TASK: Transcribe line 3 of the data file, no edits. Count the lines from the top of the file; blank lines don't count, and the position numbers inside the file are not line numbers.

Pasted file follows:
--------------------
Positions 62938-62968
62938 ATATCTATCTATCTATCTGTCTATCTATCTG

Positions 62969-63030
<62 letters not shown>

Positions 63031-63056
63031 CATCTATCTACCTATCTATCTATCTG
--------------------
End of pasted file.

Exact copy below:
Positions 62969-63030